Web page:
I could have used one extra full-length divider—the kit comes with two—and I had a few short sections left over. I’m hoping the company will eventually offer individual sections for sale to allow complete individual customization. Some customers might whinge at à la carte pricing for extra pieces, but many won’t need them, and the versatility would be worth the cost for those who do. My 70-210 lens, on its side, left enough room above it for another skinny lens; it would be nice if TrekPak offered thin foam without the plastic core for the user to fabricate bi-level compartments (not that I can’t easily find such material on my own; it’s just nice to have it all available from one source). With a little more configuring and a bit more material, I could have constructed a T-shaped compartment for the camera and attached lens, which would have been slightly more space-efficient than the square I wound up with. However, all in all I was extremely impressed with how much gear fit in the case, thanks to the just-right thickness of the TrekPak dividers. And the ease of reconfiguring to suit changing equipment is a bonus.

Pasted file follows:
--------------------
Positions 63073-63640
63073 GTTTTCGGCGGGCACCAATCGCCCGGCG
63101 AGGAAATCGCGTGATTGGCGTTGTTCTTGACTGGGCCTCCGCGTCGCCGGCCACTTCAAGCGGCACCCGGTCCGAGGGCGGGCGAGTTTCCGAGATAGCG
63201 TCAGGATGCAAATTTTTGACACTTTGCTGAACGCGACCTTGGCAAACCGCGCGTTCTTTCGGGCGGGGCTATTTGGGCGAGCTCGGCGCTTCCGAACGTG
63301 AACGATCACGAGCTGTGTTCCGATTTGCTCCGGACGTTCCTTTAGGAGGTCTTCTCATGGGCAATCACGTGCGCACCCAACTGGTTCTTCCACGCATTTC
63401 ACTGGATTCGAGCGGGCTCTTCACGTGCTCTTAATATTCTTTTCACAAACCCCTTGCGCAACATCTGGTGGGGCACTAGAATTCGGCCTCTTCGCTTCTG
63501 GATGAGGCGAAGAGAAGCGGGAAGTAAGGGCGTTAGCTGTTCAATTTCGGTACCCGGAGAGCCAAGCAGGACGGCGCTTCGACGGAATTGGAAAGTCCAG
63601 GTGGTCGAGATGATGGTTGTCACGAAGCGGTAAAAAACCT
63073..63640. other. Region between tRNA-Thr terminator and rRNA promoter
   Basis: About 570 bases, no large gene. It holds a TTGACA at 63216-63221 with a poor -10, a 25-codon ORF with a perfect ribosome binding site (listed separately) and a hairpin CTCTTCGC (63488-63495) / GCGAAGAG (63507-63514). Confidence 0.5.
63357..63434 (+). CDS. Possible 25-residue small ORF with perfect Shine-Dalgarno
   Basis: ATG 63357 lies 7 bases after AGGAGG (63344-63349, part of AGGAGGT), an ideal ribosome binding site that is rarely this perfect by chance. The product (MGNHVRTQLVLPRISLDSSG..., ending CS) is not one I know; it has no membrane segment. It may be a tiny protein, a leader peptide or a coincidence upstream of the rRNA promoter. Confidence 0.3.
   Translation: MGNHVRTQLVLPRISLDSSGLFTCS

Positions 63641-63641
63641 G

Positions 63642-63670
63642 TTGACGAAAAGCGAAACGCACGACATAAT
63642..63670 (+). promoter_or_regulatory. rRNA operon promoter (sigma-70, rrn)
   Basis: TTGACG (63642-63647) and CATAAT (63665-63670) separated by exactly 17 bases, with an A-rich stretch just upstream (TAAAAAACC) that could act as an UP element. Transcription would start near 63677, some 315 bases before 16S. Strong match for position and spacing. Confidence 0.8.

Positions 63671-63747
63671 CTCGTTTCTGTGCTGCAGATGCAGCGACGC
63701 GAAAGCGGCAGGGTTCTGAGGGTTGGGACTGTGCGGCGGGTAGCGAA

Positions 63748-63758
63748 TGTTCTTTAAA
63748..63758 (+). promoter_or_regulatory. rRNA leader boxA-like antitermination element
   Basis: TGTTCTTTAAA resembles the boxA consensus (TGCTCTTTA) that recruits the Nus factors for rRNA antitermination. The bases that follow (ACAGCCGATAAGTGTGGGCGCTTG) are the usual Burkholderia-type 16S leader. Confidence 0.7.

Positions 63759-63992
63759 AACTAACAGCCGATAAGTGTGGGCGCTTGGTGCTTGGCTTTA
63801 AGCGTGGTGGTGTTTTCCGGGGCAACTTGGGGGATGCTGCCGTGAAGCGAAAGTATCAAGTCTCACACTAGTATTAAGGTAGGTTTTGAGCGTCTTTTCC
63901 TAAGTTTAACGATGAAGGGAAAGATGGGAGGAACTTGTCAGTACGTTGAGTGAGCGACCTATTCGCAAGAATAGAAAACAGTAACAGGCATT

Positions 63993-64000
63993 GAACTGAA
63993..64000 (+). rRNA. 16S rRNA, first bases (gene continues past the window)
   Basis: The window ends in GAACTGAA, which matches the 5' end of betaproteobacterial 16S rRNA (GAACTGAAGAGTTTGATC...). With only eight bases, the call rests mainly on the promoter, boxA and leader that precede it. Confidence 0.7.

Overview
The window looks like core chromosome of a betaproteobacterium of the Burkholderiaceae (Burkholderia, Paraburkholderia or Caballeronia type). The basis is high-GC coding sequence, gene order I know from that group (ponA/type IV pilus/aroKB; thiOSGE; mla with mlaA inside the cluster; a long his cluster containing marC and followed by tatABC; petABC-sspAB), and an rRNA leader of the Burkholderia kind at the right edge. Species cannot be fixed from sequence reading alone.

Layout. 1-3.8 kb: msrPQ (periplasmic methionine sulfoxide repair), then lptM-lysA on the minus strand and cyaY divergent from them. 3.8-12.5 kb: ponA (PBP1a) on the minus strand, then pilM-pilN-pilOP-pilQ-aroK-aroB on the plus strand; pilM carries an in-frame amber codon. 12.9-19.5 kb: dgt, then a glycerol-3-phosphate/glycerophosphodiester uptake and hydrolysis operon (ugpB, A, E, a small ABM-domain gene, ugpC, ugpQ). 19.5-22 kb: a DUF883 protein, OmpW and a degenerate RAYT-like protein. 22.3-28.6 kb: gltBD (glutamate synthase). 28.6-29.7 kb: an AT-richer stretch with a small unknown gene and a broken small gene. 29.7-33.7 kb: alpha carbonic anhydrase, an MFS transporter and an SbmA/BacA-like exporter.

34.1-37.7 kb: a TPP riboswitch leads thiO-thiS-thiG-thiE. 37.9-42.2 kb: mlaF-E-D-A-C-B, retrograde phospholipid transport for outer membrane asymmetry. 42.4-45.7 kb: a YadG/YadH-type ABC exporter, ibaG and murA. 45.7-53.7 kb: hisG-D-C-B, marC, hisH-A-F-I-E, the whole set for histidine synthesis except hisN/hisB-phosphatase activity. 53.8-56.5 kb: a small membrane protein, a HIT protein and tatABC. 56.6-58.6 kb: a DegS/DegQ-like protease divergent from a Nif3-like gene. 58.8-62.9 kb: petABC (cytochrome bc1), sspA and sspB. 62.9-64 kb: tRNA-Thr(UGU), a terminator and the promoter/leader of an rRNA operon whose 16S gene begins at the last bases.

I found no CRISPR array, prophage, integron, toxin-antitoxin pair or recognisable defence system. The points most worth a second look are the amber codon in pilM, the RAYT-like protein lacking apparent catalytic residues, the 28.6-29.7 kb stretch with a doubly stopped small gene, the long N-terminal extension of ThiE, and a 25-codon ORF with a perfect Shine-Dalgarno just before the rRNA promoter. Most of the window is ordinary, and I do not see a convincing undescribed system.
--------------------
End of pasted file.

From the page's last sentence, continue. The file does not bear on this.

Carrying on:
So how does the Pelican case/TrekPak combination work in the field? As a transport case it’s brilliant. You don’t need any more padding than this system provides as long as your equipment fits reasonably snugly inside. And, as we already know, one’s confidence in the waterproof/dustproof security of all that expensive gear is unmatched. (There aren’t many other camera cases I’m willing to stand on to gain a little height for a photo with all my gear inside.)

As a user case—that is, to be at hand for a shoot when you need to access lenses, cards, and batteries—the Pelican/TrekPak is far, far better than my old Pelican/Lowepro Omni Pro combination, since there is no internal lid to get in the way. However, it’s obviously a vehicle-dependent setup—you wouldn’t want to go on a walking safari with this thing (look at those Deuter day packs if you carry a lot of equipment on hikes). And you’ll need an entire seat to accommodate the 1550 if that’s the model you choose. I’m planning to try a kit for the (smaller) Pelican 1510 rolling carry-on case I want to use for managing photo equipment on international flights.

While I suspect the vast majority of TrekPak kits will be used for photography or video gear, the system would be equally versatile for many types of delicate equipment used by those working in the field: spotting scopes, satellite communication devices, radio-tracking receivers—you name it. I’m planning to devote an entire Pelican case to all the impedimenta one accumulates when using the Canon 5D MkII and III as a video camera: external microphone, follow-focus unit, suction mount for exterior vehicle shots, stabilizer for hand-held tracking, LCD viewfinder—a ridiculous amount of stuff.